When I was diagnosed with stage I breast cancer almost a year ago, I went through all the standard emotions: disbelief, anger, fear and utter confusion.
As someone in perfect health, according to my charts, I was suddenly confronted with something beyond my control. No matter what I did, I still had cancer, and there were no guarantees that I would be cured.
Deciding where to go for breast cancer treatment
After the initial shock of the diagnosis lifted, I knew that I needed to act. Where to start? An oncologist? A surgeon? Was it more important where they had studied, what hospital they were associated with, how many patients they treated or the personal connection between us? I, like others who go down this path, had a dizzying array of choices to make with, frankly, only limited guidance.
My gynecologist had given me the name of three Houston oncologists to choose from for breast cancer treatment, but it was up to me to check them out. I started calling friends and colleagues who either had personal or professional connections to the Texas Medical Center.
I began making appointments and talking to surgeons and oncologists alike. I had more MRIs. Pretty much all the doctors I spoke to recommended the same breast cancer treatment plan: surgery, radiation and chemotherapy. And at that point I realized that what mattered most to me was a connection with the physicians who would treat me, an open and caring environment and staff, and a definitive plan moving forward.
My breast cancer treatment in MD Anderson's Multi Team Clinic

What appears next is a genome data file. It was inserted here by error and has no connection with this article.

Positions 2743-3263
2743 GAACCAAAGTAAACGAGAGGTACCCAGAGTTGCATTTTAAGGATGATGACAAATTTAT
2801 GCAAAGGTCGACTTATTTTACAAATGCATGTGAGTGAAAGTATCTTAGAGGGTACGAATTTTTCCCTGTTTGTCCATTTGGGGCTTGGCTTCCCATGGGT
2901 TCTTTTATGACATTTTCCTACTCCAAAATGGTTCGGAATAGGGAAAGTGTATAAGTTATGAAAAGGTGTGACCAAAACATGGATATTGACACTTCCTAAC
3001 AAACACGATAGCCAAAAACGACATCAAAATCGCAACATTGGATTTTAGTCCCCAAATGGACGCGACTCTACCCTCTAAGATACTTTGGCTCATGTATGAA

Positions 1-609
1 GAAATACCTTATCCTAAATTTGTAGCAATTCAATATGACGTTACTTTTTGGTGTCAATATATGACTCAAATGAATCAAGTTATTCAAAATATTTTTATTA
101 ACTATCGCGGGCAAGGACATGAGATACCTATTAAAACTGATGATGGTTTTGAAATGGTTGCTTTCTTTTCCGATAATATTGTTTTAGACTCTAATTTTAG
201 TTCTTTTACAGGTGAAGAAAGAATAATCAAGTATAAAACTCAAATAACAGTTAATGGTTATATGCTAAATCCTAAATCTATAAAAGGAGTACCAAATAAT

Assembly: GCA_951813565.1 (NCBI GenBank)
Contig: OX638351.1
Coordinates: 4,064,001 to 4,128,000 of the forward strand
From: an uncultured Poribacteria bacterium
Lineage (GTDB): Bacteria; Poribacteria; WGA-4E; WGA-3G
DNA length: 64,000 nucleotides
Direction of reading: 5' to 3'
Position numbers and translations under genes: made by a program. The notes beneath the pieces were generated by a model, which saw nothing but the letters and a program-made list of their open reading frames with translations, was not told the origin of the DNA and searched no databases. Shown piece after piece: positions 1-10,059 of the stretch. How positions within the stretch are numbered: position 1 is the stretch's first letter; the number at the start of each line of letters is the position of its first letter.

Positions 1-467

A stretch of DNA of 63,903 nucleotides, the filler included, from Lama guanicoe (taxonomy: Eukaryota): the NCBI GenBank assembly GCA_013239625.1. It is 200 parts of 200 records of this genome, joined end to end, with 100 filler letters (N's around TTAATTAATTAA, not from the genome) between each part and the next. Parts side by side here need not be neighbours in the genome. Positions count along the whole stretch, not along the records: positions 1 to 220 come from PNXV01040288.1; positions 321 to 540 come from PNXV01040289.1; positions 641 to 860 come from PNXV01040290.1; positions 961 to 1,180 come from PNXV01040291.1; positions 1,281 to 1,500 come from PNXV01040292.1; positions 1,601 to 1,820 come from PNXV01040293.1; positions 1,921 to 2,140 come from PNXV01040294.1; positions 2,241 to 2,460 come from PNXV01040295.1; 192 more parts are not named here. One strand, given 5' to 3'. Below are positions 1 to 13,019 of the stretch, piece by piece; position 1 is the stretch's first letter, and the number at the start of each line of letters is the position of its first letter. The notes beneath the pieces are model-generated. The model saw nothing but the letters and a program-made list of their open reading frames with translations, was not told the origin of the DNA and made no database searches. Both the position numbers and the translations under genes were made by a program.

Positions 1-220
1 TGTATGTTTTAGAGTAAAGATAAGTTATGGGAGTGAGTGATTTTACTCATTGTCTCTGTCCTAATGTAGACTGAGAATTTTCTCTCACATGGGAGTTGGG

About that time, a friend suggested a new multidisciplinary approach at MD Anderson and called on my behalf to set an appointment. All I knew was that, over the course of a day, I would undergo additional tests and meet with a dedicated team of MD Anderson physicians assigned to treat me in the Nellie B. Connally Breast Center's Multi Team Clinic. As a Houston resident, I felt like this was incredibly convenient. So, why not try it?
After a morning of tests and a round of questions by a very competent physician's assistant, my husband and I patiently waited in an exam room. Suddenly, the door flew open, and there were three animated doctors swarming around me: a surgeon, a radiologist and an oncologist.
Each asked me questions, and I did the same as they examined me. We covered everything from what my day-to-day routine was like, did I have any pain or other symptoms as well as my fears and concerns (will I lose all my hair, will I be able to work during treatment, etc.)
In addition to my physical condition, they also asked about my personal and professional life. What did I do for a living? Did I travel? What kind of exercise did I enjoy? All of us, including my husband, were part of the conversation.
They left to confer, and shortly thereafter the surgeon returned. To my amazement and joy, she said, "OK, here's the plan." She outlined surgery that was scheduled for the following week, the option to have in-cavity radiation and then timing on chemo based on what the pathology from my tumor showed following surgery.
What? A plan of action and a timetable? And it was all confined to one, incredibly caring place with a team who talked to each other and, more importantly, to me? Done deal.
The rest, as they say, is history. Thanks to a loving support system of family, friends and colleagues, I was able to continue working throughout my breast cancer treatment. My doctors and technicians made a difficult time easier because I always felt that I was more than a statistic and I could (and still do) ask any question I wanted.
And today? I appear to be cancer-free, and feel strong and sassy as I happily watch my hair grow back.